As a trainee counsellor, and having experienced trauma first-hand, Grace Victory opens up about what it’s really like to live with PTSD
There are so many topics I want to confront and discuss concerning wellbeing and trauma – the list is literally endless. I have such a huge passion for dissecting these topics because, in the midst of life, everything always feels a bit better when you realise you’re not alone.
I remember the very first time I spoke openly about depression and my eating disorder. It was way back in 2011, in a YouTube video, and it felt revolutionary, like something had been lifted and my eyes had been opened. I remember thinking “Wow... when you talk about your feelings, other people talk about theirs, too.” It was powerful. While talking may not be the only way to heal and recognise the difficult things within us, it really can be a good place to start.
As a child, I always knew something was a bit off with me, but I could never pinpoint what it was exactly. I rarely felt angry, I always felt sad, and I never felt safe. Maybe some of you can relate? I felt like the black sheep who was shunned by others, so I isolated myself.
My basic needs were met, but many other needs were not, which is still something I’m coming to terms with. For a long time, I didn’t realise I hadn’t experienced what other people would call a ‘normal’ childhood, but I guess it was normal for me.
I remember the first time I sat down with a therapist and told them what my childhood was like. I reeled off things I’d heard, seen, and had happen to me. I was so used to trauma that I minimised it in my head. If it was small and locked in a cage then I didn’t have to feel or deal with it. I detached so much from myself that telling my story became matter-of-fact, as if it wasn’t my own story that I was telling.
It wasn’t until I was 26 that I began to realise the effects that trauma had had on me, and in the summer of 2016 I received a diagnosis of post-traumatic stress disorder (PTSD). My initial reaction was “Well WTF is that? It sounds like some sort of weird disease that I definitely do not want.” I was that person. I had (still have) so much shame inside of me about my victimhood that I hated the fact I had ‘something’.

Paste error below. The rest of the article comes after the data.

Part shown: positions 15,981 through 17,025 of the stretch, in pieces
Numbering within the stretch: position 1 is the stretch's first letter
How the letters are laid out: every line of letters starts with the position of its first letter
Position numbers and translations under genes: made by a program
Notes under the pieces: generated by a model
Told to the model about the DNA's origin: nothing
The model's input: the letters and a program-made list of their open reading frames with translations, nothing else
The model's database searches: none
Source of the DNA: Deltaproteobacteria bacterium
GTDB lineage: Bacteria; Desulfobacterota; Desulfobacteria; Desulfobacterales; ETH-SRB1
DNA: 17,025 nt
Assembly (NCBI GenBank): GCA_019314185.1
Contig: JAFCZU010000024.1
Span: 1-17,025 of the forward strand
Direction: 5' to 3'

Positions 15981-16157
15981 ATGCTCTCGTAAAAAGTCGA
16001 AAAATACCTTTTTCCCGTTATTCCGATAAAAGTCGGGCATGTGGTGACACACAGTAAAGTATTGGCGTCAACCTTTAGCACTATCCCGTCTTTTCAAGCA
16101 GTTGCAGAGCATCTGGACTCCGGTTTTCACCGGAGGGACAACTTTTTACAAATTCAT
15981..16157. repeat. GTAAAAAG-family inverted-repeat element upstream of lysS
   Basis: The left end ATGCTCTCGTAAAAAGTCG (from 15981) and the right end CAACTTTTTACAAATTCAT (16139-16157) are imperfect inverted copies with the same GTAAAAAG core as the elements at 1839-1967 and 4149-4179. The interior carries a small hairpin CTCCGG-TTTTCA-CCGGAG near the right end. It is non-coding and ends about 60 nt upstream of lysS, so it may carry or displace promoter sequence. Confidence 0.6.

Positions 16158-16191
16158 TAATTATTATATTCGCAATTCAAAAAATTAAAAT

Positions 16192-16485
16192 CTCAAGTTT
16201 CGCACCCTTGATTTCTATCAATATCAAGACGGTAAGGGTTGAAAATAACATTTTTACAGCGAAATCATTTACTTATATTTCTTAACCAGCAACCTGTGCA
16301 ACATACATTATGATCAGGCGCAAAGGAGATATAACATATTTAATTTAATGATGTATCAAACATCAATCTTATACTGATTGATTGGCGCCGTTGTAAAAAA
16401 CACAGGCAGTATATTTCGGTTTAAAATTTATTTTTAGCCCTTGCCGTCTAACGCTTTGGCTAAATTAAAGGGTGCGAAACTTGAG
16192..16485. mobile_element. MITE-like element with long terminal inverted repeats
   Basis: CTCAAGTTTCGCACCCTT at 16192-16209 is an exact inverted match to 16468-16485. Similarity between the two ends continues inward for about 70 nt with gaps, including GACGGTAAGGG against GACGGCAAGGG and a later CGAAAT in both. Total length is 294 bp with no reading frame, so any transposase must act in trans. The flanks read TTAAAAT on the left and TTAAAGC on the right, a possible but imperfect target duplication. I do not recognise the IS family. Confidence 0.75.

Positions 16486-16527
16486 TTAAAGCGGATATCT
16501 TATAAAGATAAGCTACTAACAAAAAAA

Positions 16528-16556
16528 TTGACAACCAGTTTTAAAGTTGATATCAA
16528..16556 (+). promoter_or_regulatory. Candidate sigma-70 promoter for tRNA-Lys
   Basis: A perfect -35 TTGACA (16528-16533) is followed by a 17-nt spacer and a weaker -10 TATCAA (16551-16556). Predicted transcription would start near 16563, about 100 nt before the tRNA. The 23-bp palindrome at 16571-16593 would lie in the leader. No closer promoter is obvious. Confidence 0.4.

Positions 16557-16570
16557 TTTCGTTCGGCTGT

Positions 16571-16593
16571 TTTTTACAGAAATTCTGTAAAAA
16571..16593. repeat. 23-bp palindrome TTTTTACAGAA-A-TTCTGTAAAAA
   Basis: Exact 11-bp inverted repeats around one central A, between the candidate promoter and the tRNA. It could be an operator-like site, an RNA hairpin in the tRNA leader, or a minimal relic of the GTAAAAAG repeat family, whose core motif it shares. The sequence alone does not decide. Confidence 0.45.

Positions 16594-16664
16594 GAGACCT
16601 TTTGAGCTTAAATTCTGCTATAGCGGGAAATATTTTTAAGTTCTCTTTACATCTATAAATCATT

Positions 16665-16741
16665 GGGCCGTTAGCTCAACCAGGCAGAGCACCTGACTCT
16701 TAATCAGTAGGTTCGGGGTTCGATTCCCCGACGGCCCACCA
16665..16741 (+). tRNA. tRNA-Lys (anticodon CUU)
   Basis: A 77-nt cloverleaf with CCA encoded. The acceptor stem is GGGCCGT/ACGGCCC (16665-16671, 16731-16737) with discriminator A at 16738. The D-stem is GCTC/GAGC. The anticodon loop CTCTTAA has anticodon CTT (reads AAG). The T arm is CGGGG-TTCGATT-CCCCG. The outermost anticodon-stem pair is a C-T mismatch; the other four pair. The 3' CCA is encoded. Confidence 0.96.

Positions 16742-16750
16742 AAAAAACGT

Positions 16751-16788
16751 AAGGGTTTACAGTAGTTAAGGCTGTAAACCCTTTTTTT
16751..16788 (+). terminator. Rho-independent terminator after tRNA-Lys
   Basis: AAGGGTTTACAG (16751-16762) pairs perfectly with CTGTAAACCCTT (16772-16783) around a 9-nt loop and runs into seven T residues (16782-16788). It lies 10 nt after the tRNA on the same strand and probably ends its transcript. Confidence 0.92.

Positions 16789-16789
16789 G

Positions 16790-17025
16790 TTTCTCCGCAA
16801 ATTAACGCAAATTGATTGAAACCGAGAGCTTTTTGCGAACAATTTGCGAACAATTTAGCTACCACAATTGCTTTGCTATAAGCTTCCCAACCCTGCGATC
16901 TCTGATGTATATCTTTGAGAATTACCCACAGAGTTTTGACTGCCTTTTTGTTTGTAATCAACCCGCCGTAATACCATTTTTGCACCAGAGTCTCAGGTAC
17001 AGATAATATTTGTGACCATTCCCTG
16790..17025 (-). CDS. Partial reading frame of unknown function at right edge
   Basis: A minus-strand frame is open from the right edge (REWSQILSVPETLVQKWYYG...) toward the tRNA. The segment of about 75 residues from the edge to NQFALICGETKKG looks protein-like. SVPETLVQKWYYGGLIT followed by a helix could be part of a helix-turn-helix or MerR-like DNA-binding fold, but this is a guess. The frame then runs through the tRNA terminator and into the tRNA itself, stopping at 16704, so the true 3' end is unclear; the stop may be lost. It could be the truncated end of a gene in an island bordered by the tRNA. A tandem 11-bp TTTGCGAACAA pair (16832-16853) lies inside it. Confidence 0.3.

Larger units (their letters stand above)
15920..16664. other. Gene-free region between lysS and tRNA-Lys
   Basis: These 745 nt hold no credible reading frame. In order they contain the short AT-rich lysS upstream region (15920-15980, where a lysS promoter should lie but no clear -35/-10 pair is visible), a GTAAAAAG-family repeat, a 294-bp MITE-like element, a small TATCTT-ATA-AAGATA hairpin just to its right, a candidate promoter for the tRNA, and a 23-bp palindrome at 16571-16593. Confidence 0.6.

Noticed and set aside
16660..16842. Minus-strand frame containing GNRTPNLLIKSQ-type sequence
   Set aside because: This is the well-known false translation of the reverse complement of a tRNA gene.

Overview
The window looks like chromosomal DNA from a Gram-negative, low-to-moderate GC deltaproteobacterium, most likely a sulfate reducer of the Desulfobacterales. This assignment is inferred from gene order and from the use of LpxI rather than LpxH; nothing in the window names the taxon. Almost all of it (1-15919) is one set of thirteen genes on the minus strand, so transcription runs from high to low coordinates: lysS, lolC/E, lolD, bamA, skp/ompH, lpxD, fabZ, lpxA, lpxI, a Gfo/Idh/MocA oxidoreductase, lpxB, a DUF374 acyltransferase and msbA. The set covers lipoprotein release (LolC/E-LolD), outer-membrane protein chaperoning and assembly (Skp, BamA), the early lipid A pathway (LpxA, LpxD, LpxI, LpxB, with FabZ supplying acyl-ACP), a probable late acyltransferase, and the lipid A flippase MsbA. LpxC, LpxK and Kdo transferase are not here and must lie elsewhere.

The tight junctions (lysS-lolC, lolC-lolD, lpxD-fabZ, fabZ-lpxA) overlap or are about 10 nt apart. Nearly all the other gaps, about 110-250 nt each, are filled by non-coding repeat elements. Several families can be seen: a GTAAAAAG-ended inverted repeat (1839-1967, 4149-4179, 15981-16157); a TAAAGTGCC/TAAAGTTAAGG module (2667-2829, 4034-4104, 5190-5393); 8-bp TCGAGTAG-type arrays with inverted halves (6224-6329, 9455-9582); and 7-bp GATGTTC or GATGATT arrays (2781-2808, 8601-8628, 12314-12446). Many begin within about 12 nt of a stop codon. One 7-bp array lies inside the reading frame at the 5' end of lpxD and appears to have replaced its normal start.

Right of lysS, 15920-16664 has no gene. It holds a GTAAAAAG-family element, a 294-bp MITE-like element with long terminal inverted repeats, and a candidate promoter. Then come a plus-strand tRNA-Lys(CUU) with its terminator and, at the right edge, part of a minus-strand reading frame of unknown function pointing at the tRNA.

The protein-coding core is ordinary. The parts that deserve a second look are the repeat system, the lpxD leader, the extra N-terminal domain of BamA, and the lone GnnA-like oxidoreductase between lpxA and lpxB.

For those of you who are unsure what PTSD is exactly, allow me to break it down for you. PTSD is a mental health condition triggered by an event, or a series of events, that the individual experiences as terrifying. This can be something happening to them, or watching it happen. PTSD causes your brain to remain in the danger zone due to increased stress levels. PTSD can then manifest as flashbacks, anxiety, and depression, when triggered by anything from scents to loud noises. Some catalysts for PTSD include war, rape, domestic violence, and severe sickness.
Being a victim doesn’t make me weak, feeling pain doesn’t make me a burden, and that what other people did, has never been my fault
My diagnosis meant that I needed to confront my issues head on, and I felt overwhelmed with dread. However, somewhere deep inside of me, I also felt relief. Like my inner child was saying: “Thank God I’m not making all of this up in my head.”
It’s been three years since my diagnosis and honestly, most days I am surprised by how much trauma has affected my life. I don’t tend to talk about it much online because everything is pretty painful still. Isn’t it weird how much pain a person can feel, and still smile? I smile every day, but every day I feel confused and lost, and like everything I once knew was a lie. I am learning that being a victim doesn’t make me weak, feeling pain doesn’t make me a burden, and that what other people did, has never been my fault.
PTSD keeps you in an almost constant state of “fight or flight” – like a ticking time bomb that’s about to explode into rage or erupt into tears. And for some people this could be disappearing (physically or emotionally) and not feeling anything at all.
Now that I am working on my subconscious programming, and learning how to re-parent myself, I am so aware of my triggers and internal thoughts, so life is so much easier. Now I know why I’m angry, or why I’m sad, and I have the tools to sit with those feelings, or release them safely. Some days are battles that I lose, some days are battles I win, and some days no battles exist, and I am learning to be OK with all three. Love Grace x
Come back next month for more from Grace!